‘Love Me Do’ and the Hormonal Storm of the 1960s

51Ld97tIgjLOn the 5th of October 1962, The Beatles’ first single ‘Love Me Do’ was released. The release of the song triumphantly marks the beginning of one of the most fascinating phenomena in the history of popular music – the ‘Beatlemania’.  On the 5th of October 1962, after few years of ups and downs, The Beatles were officially making it into the charts. Despite the fact that ‘Love Me Do’ peaked at only number seventeen and that the songwriting credit was given to ‘McArtney’ rather than ‘Lennon-McCartney’ partnership, The Beatles soon became the hottest bun in the music industry.

What kind of secret lies behind this spectacular success? After all, as Ian MacDonald noticed, “The Beatles rarely thought long about their lyrics” – which is clearly evident in ‘Love Me Do’. MacDonald explains it as follows: 

They were, in short, instinctive, rather than rational, as artists – a trait which might be ascribed to their youth and social origin, but which owes most to the fact that they were working musicians rather than composers. All the great songwriting teams to have preceded them were, in that sense, composers rather than performers. In early 20th century popular music, composing teams almost invariably wrote for performers. Only a handful of performers ever wrote their own material before The Beatles and Bob Dylan appeared, neither of whom set out on their careers with the explicit intention of supplying themselves with their own songs. Dylan had little idea when he started writing songs that this would become his life; similarly, The Beatles started writing songs chiefly as a means of preventing other groups from stealing their own purloined material… Rather than tell a story in traditional Tin Pan Alley style, Lennon and McCartney wrote their lyrics to create a mood or a tone, so as not to get in the way of the effect created by the music and the sound. (Ian MacDonald, Revolution in the Head: The Beatles’ Records and the Sixties)

Another important factor contributing to their success was most likely the subject of their songs, which, especially in the early stages of their career, was simply LOVE. “Between the release of the group’s debut single ‘Love Me Do’/‘P.S. I Love You’ (October 1962) and their final album ‘Let It Be’ (May 1970), the total official output of The Beatles – on singles, E.P.s and albums – was 221 separate tracks… Of these 221 titles, 196 (89 per cent) were composed by group members (typically Lennon-McCartney); 25 (11 per cent) were cover versions of songs written and/or performed by others. Of the 196 self-compositions, 112 (57 per cent) are songs about love.” (Ian Inglis, ‘Variations on a Theme: The Love Songs of the Beatles’, International Review of the Aesthetics and Sociology of Music, Vol.28, No.1, Jun., 1997)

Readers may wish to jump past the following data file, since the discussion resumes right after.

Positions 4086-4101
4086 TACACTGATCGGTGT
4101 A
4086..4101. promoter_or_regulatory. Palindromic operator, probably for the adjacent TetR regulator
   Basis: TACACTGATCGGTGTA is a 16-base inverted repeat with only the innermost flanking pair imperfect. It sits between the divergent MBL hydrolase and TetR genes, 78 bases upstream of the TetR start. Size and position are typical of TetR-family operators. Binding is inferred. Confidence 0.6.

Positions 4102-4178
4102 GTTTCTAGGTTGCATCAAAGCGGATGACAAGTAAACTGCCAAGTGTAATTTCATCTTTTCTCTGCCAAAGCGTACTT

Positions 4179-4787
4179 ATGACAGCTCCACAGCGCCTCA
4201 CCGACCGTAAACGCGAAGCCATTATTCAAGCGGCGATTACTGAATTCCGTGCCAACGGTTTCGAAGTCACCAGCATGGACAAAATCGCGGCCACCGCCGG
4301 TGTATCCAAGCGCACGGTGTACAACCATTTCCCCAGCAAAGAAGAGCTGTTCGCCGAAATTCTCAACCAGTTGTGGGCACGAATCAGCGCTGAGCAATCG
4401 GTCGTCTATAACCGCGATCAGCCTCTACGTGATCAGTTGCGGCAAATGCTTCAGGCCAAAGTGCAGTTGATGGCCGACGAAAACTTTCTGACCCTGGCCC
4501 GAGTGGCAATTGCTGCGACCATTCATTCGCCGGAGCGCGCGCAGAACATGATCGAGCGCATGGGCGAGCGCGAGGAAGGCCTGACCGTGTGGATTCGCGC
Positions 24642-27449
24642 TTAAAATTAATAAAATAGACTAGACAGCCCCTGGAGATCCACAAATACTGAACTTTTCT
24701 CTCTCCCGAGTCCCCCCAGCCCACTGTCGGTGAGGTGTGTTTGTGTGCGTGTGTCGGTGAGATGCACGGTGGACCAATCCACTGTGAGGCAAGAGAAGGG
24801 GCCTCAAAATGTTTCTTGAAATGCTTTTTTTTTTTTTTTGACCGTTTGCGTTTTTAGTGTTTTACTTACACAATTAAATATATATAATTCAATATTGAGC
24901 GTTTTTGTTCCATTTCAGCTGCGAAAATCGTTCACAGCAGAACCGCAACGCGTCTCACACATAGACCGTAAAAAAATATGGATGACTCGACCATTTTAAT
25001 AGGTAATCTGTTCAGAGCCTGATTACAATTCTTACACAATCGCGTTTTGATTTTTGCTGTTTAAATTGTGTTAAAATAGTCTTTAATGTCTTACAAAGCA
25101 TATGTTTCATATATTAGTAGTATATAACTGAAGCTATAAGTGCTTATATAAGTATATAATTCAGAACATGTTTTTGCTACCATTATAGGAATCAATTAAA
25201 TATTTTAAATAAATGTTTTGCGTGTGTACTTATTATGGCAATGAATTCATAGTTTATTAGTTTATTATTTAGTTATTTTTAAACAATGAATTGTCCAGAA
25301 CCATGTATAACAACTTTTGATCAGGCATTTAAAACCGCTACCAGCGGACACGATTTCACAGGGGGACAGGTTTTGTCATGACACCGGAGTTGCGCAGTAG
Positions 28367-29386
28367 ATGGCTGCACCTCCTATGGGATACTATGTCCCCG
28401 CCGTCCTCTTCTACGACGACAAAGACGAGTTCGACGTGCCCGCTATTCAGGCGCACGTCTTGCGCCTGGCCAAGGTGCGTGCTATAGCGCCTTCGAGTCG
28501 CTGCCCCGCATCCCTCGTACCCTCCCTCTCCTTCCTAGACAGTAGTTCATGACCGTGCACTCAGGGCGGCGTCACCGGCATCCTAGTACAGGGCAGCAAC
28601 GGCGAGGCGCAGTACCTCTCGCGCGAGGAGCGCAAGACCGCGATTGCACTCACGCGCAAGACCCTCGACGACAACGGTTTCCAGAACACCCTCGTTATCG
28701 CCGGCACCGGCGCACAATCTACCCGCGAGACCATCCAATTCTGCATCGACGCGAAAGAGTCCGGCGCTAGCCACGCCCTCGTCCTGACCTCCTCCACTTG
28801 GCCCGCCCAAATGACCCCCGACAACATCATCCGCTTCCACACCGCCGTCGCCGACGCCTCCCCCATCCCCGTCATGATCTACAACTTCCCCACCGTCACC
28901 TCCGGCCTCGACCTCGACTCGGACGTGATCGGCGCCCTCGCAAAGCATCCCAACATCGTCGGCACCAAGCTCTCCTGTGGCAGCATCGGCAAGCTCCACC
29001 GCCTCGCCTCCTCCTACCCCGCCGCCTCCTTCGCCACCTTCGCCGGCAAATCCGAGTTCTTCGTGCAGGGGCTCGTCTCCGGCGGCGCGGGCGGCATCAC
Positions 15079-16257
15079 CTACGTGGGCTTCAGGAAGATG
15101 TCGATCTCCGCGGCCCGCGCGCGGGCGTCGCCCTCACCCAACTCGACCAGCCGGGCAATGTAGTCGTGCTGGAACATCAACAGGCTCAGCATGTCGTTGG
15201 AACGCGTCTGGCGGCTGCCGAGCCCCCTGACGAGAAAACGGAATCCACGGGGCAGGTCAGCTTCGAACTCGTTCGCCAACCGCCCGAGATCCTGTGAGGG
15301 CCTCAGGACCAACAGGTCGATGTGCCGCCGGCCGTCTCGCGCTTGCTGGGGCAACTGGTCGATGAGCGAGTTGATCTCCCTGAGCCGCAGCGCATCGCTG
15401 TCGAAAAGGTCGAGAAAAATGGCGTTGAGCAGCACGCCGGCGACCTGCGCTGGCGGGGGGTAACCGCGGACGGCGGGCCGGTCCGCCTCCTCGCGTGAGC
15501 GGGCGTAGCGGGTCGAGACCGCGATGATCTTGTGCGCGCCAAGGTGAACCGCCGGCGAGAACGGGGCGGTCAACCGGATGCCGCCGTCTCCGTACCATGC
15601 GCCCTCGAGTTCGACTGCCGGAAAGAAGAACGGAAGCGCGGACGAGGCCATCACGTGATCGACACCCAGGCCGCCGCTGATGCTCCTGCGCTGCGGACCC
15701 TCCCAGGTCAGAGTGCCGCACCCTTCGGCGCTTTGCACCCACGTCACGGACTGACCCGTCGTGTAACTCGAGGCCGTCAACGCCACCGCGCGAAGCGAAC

Taking also into consideration the sexual boom of the 1960s, love and everything that was love related, seemed to be one of the best selling themes in popular music. The 1960s were the time of breaking away from the post-war traumas and the phantom of the Cold War that dominated for most of the 1950s. Young people were finally able to release all kinds of emotions accumulated somewhere in the social subconscious by the preceding generations. That is why ‘Love Me Do’ and The Beatles – with a significant help from the producer George Martin, who by replacing the drummer Pete Best with Ringo Star, brought a new energetic charisma into the band’s sound – fitted perfectly within the hormonal storm of the 1960s. ‘Love Me Do’, in its minimalist form, was like a mini skirt to the generation of teenage girls (and boys) at the time – simply hot and inviting.

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